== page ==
Just in case you're wondering, the Oscar-winning actor has never played Jesus in a movie.
Quick Summary for my busy PPPers: A thoughtful transportation and mobility plan that takes into account:
- Economic Development
- Real Estate Market Economics
- Placemaking Issues, one of the Five Pillars of a Citywide Revitalization Strategy
Unfortunately, transportation plans often miss or ignore these three issues. There are some exceptions - there are DOTs, planning firms and A&E firms out there who are including these issues in their analysis and plans. Transportation decisionmakers should request that these three issues be analyzed upfront to gain new stakeholders, obtain critical information that will better their decisionmaking, and help secure public/private funding or approvals for their projects. Assessing and addressing these issues will not only improve the quality of our transportation plans, but it will also improve the quality of life in our cities.
Full Blog Post:
I am not a transportation planner. I don’t even play one on Netflix (See what I did there?). But I do see a startling trend when I look at neighborhood level, citywide or regional transportation plans: They often don't assess the economic development, real estate market, and placemaking ramifications of their transportation planning decisions. More often than not, these three issues are missed or ignored.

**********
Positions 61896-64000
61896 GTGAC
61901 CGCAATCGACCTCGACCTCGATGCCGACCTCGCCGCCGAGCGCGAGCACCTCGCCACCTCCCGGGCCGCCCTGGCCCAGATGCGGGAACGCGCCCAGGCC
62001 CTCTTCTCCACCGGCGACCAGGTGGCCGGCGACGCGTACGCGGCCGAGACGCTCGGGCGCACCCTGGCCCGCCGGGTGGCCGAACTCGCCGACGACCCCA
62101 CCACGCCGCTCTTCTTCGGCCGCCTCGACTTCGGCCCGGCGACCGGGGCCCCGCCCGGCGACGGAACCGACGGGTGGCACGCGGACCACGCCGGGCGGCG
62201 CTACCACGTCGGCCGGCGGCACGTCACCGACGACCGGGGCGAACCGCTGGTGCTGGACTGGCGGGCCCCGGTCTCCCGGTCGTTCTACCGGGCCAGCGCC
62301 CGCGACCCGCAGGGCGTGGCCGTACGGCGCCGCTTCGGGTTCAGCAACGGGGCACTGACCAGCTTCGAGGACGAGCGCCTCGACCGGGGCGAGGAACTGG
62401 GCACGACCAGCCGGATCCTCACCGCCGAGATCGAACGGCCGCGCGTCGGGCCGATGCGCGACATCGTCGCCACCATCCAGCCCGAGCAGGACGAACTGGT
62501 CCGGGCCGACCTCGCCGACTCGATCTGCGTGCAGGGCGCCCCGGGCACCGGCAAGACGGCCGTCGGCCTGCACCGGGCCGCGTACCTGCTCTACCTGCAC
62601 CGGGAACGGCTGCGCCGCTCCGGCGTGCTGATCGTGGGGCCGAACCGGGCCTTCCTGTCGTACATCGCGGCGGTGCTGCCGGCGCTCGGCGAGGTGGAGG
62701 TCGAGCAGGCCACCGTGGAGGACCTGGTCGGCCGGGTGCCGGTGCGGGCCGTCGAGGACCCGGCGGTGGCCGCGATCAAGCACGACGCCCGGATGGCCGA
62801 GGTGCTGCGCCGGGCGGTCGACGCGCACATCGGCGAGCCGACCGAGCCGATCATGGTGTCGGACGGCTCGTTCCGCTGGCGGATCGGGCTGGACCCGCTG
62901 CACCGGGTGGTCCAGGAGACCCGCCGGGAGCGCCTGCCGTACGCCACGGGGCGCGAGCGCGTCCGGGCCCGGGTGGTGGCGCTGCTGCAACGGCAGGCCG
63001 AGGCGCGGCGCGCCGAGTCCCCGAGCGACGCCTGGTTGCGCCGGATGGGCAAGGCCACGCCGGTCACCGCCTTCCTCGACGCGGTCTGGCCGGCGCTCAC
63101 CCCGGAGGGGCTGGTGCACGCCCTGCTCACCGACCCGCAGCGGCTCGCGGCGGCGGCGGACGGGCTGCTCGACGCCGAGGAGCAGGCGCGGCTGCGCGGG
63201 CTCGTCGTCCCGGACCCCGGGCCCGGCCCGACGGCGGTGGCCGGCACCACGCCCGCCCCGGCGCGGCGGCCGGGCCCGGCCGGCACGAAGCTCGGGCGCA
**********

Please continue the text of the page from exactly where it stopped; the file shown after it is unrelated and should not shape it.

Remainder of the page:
Why do most transportation plans usually ignore these issues?
- Many DOTs don't consider economic development and real estate market issues as part of their purview, so they don't request that analysis from the staff or firms they hire;
- The engineering firms hired to create transportation plans usually: a) Don't have staff members who are expert in these issues b) Don't put on their team a firm that does that work and/or c) Don't recognize that these are issues that should be analyzed and integrated into the transit plan;
- Decisionmakers haven't read this blog post yet. ;-)
There are some enlightened players out there. There are some DOTs (e.g. DC's DOT, Atlanta's MARTA & theJacksonville Transit Authority), planning firms (ASG, Gensler and Nelson/Nygaard (Hi Karina!) come to mind) and A&E firms (HDR, HNTB and RS&H get shoutouts here) which are including these issues in their analysis and plans. This list is not exhaustive -- there are others who get it too. Let me know in the comments who YOU think gets it.